SCOOP! – The cheapest car in the world will become the cheapest electric: Tata Nano EV is caught in the wild!

When the Tata Nano was revealed as the cheapest car in the world, back in 2008, it cost 100,000 rupees, equivalent to US$ 1,500. Its plant, able to produce 250,000 a year, but has only reached a production close to that in 2014, 6 years after its introduction. Tata needs to make it more popular. And one of the ways to do so is making it an EV. Probably the cheapest EV of the world, as Rushlane and Team-BHP have managed to photograph. The Team-BHP pictures clearly shows the recharging plug, placed in the left rear side of the car, where the petrol engine normally goes.


The Tata Nano is 3.10 m long, 1.50 m wide, 1.65 m tall and has a wheelbase of 2.23 m. It was originally powered by a 0.6 2-cylinder engine that delivered 28 kW at 5,500 rpm and 51 Nm at 3,000. It weighed only 600 kg. Later, the car was expected to get a diesel engine that never showed up, probably due to the NEMMP 2020 (National Electric Mobility Mission Plan). India aims to have a fleet of electric vehicles. In a market where most car sales (70%) are of automobiles below 800,000 rupees, or US$ 12,000, the new Nano EV would be the perfect fit.

A concept may have anticipated the specs

There is no word on power or weight so far, but the prototypes were said to be much lower than a regular Nano, an indication of the weight of the batteries. And the company has already presented an electric Nano concept, at the 2010 Geneva Motor Show. Check these images made by

tata-nano_ev_2010-Geneva-Motor-Show-1 tata-nano_ev_2010-Geneva-Motor-Show-Autoblog-nl-2

We have also managed to find a very interesting picture in a forum: one of the technical specifications of the Nano EV. Check it out.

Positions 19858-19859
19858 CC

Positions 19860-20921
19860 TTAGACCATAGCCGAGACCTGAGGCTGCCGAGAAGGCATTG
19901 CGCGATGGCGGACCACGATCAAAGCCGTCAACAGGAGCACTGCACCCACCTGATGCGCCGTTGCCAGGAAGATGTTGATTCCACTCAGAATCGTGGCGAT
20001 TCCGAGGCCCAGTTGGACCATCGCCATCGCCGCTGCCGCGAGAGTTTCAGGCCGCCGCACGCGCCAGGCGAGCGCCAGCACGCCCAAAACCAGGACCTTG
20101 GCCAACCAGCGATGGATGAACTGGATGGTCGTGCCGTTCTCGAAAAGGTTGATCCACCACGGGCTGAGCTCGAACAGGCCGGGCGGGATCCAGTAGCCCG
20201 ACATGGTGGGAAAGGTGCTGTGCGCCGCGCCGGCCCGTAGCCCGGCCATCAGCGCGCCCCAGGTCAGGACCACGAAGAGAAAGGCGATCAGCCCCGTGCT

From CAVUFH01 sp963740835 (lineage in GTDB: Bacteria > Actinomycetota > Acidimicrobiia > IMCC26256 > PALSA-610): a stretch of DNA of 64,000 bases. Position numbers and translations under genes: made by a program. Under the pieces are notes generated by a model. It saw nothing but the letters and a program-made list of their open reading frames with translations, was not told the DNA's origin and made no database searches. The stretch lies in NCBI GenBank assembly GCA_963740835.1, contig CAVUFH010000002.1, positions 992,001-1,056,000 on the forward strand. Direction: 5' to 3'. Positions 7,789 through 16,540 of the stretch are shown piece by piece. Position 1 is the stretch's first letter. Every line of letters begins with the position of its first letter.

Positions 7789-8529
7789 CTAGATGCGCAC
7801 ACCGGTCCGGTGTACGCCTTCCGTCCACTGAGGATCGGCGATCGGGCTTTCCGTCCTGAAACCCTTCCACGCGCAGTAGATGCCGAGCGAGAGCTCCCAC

It had lithium-ion batteries and a range of up to 150 km. Its batteries weighed 120 kg and it was way more interesting than the regular Nano, with a 40 kW engine, 115 Nm, a top speed of 110 km/h (105 km/h for the petrol model). With much lower operating costs.

Maybe the Tata Nano was aimed to be an electric car from the start. We just hope the final model has more than the front airbags to offer in terms of safety. In the only crash test it has been submitted to, it earned no stars and was not able to cope even with UN standards. And they are the minimum of the minimum.

Gustavo Henrique Ruffo

I have been an automotive journalist since 1998 and have worked for many important Brazilian newspapers and magazines, such as the local edition of Car and Driver and Quatro Rodas, Brazilian's biggest car magazine. I have also worked for foreign websites, such as World Car Fans and won a few journalism prizes, among them three SAE Journalism Awards and the 2017 IAM RoadSmart Safety Award. I am the author of "The Traffic Cholesterol", a book about bad drivers that you can buy at Hotmart, Google Play, Amazon and Kobo.

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